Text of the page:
The RGB color wheel is no more difficult than CMY -- unless you're still stuck on the completely inaccurate nonsense they teach in grade school of RYB...

    Pink is just light red, so add the other two color channels evenly to red until you get the pink you want... #FEE being pretty light, #F88 being dark enough to be considered red again. Shifting it slightly towards magenta by adding blue can make it 'pop'.

    Though my understanding of it could stem from all those years low level programming it as 4 bit binary... where you had IRGB -- the top bit being intensity. As such I learned very quickly that blue+green = cyan, blue+red=magenta, and green+red=yellow, for the original 16 CGA colors:

    Code:
    Binary  Decimal  Name       24 bit Hex/Description
    0000    0        Black          #000
    0001    1        Blue           #00A
    0010    2        Green          #0A0
    0011    3        Cyan           #0AA
    0100    4        Red            #A00
    0101    5        Magenta        #A0A
    0110    6        Ochre*         #AA0 * CGA monitors convert this to Brown #A50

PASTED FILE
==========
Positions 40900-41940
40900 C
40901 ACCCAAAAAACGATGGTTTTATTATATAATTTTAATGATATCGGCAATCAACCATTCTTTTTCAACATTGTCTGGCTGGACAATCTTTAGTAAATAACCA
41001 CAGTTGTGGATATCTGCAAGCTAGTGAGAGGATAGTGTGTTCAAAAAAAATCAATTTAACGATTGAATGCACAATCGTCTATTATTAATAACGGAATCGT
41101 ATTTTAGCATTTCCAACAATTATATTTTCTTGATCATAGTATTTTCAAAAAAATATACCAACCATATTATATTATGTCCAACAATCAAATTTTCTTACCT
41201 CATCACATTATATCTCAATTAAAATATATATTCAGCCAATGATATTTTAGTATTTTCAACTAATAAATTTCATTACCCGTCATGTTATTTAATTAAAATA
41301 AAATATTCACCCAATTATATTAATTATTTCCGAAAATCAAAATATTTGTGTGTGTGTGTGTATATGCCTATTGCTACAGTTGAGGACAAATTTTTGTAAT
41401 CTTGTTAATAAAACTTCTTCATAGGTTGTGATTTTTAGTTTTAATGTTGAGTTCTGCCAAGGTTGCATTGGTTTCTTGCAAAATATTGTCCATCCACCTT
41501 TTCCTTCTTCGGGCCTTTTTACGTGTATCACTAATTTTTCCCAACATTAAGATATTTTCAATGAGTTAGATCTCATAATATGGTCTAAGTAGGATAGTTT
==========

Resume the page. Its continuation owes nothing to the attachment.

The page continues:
0111    7        Light Gray     #AAA
    1000    8        Dark Grey      #555
    1001    9        Light Blue     #55F
    1010    10       Light Green    #5F5
    1011    11       Light Cyan     #5FF
    1100    12       Light Red      #F55
    1101    13       Light Magenta  #F5F
    1110    14       Yellow         #FF5 * SOME CGA monitors convert this to #FF0
    1111    15       White          #FFF
    Because I learned that 30 years ago and to program it via binary, I guess doing it today on the fly with a wider range of possibilities just comes naturally to me... that I paint and know the CMY set probably also helps.

    Rather than learning names, I'd suggest putting effort into the RGB color wheel, and how to linear lighten and darken values. Additive luminance is a bit different from what people learn early on (subtractive pigments) but it's the same basic idea, it's just shifted 60 degrees on the wheel.

  11. #11
    SitePoint Wizard DoubleDee's Avatar
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    Quote Originally Posted by Stevie D View Post
    A bit of basic arithmetic would do you fine in that case!

    Pink is a mix of red and white. So you need to take an average of #f00 and #fff - or it might be easier to think of them as rgb(255,0,0) and rgb(255,255,255). Taking the midpoint of each of the three colour scales gives rgb(255,128,128), or #f88.

    The problem is that according to the colour chart on w3schools, there is no named colour at #f88, and HTML defines 'pink' to be #ffc0cb. That is undoubtedly a shade of pink, but so is #f88. Which is most definitively "pink"? Why is a random shade agreed by a committee any more "real" than one arrived at by pure maths?
    Interesting.

    Still, my point was that having a table that cross-references "Named Colors" and "Hex Colors" would be handy. Not all colors are as simple (e.g. "brown", "purple", etc.) as your example.

    Guess I'll use the links above if needed.

    Thanks,


    Debbie